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Pentagon Uses the Upcoming "Man of Steel" Superman Movie to Promote New F-35 Fighter Jet

The Hollywood-industrial complex strikes again.
 
 
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The new F-35 Joint Strike Fighter will fly its first mission on June 14, 2013, but it won’t be over Afghanistan, Syria or Yemen. It’ll be over the mythical town of Smallville, in the upcoming Man of Steel. In reality, the F-35 may never fly. The program is currently grounded, due to flight difficulties, after the government poured $400 billion into it. Reuters reports that the final cost of the program might be, sit down… $1.5 trillion dollars.

It’s an open secret in Hollywood that before the MPAA reviews many movies, the Pentagon does. David Robb documents the practice in his book Operation Hollywood. Whenever movie producers want to use Pentagon equipment: helicopters, bases, submarines, etc. they send a request to the Pentagon, along with five copies of the script. The Pentagon replies with proposed changes to the script, which the producer must either accept, or forgo the equipment (which disinclines studios to finance the film, since it entails extra costs). Then, while the movie is shot, a “minder” hangs along, to ensure the director sticks to the script. Final approval comes from Pentagon brass who pre-screen and censor the film.

Man of Steel isn’t the first time that the Pentagon has used Hollywood as an advertising firm. Both Iron Man movies made use of F-22s. The F-35, Wired reports, has thirteen costly flaws, and yet they’ll soar in the movie – including technical failures in Pentagon-funded movies is a no-no. In the 1961 Lassie episode “Timmy and the Martians,” Lassie howls to alert Timmy of a plane crash. In the original episode, once the military has re-assembled the plane they discover that a faulty wing had caused a high-pitched vibration which Lassie had detected. When the producers requested military assistance, the Pentagon declined, on the basis that children should not be exposed to the idea that the military makes faulty equipment.

Movies which garnered approval include Pearl Harbor, Top Gun and GoldenEye. Movies which had to due without include Forrest Gump, Platoon, Independence Day and Thin Red Line. Among the taboo subjects for the Pentagon: anything that will decrease recruiting, alcohol or drug use, aliens overpowering the military or any military personnel depicted in a negative light. Forrest Gump failed to procure funds for implying that the Army was staffed by “soldiers of limited intelligence” and for the scene in which Hanks moons the President. In the original GoldenEye script a Navy Admiral sells state secrets, the final version, it’s now a Frenchman.

Americans should fear the military suppression of speech. Excellent movies like The Thin Red Line that accurately portray the horror of war face a disadvantage to movies like Top Gun that glorify it. Movies like Platoon are suppressed in favor of recruiting propaganda like Pearl Harbor. David Robb argues that this is a clear violation of the First Amendment, and cites Rosenberger v. University of Virginia (1995) where the court decided, “It is axiomatic that the government may not regulate speech based on the substantive content of the message it conveys.”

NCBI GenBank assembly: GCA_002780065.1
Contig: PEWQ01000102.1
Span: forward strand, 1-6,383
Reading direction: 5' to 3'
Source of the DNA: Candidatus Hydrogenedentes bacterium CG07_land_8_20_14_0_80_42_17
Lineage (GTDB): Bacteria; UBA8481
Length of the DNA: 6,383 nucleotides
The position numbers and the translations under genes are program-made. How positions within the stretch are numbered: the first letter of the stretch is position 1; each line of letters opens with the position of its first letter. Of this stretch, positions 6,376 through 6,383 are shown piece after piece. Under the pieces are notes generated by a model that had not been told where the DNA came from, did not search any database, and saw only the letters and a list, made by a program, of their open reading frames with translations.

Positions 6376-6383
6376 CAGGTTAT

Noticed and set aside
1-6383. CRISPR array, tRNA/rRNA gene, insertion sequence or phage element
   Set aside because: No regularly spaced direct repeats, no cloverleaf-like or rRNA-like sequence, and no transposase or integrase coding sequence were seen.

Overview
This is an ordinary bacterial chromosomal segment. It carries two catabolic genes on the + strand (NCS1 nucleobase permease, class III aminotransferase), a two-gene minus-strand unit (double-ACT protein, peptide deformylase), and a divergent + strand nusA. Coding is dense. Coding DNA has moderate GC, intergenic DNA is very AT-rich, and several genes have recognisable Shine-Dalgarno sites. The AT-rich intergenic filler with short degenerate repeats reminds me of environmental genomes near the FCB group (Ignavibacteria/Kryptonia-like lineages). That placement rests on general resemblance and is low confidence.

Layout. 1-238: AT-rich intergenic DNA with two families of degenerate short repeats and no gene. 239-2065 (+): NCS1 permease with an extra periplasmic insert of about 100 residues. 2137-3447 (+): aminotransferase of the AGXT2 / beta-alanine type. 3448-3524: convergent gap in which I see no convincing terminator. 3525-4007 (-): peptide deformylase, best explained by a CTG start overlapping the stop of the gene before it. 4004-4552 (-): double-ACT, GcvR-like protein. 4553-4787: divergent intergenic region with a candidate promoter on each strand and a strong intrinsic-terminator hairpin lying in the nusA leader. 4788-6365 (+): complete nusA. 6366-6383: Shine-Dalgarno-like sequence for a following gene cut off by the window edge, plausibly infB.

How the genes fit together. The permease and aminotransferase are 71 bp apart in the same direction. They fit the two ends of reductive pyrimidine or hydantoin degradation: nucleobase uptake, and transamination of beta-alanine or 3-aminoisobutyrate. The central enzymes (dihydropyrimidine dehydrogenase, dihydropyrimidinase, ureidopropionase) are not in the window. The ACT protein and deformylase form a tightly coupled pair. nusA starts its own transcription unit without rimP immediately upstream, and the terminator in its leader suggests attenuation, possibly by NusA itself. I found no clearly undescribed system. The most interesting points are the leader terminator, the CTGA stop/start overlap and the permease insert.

The Pentagon claims it aims to “portray the military as it actually is,” but don’t planes sometimes have technical difficulties? Doesn’t torture sometimes lead to bad information? Don’t soldiers come home with post-traumatic stress because the enemies are human, not vague abstractions? Does the Pentagon truly want to “accurately portray” history? Let’s examine two cases studies. The first is the 2000 movie, Thirteen Days, in which the military brass urge President Kennedy to engage Cuba militarily. David Robb recalls that Pentagon pushed the producers to tone down the implications, but they refused and went without military assistance – a risky move since, “most studio heads tell their producers, ‘We’re not going to make this film unless we get military assistance, because it would be too expensive. So you’d better make sure the script conforms to what they want.’ ” One such case is Charlie Wilson’s War, the movie about Charlie Wilson’s attempts to aid the Mujahdeen during our proxy war with Russia in Afghanistan. In the original script, says Matthew Alford, in an interview with Al Jazeera [30:00] “there is a very clear link between the U.S. arming the Mujahdeen in Afghanistan in the 1980s and the causes of 9/11. Now, we know from a CIA advisor who was on set, he says ‘we deliberately made sure we excised that film.’ ” I asked Alford, author of Reel Time: Hollywood Cinema and American Supremacy, whether the Pentagon’s thumbs down had ever silenced a movie entirely. He cited Countermeasures, a 1994 movie that requested an aircraft carrier but was turned down because, “There's no reason for us to denigrate the White House or remind the public of the Iran-Contra affair.” As to the “accurate portrayal” question, he replied, “Since when was it ‘realistic’ for the US military to go to war against Transformers?”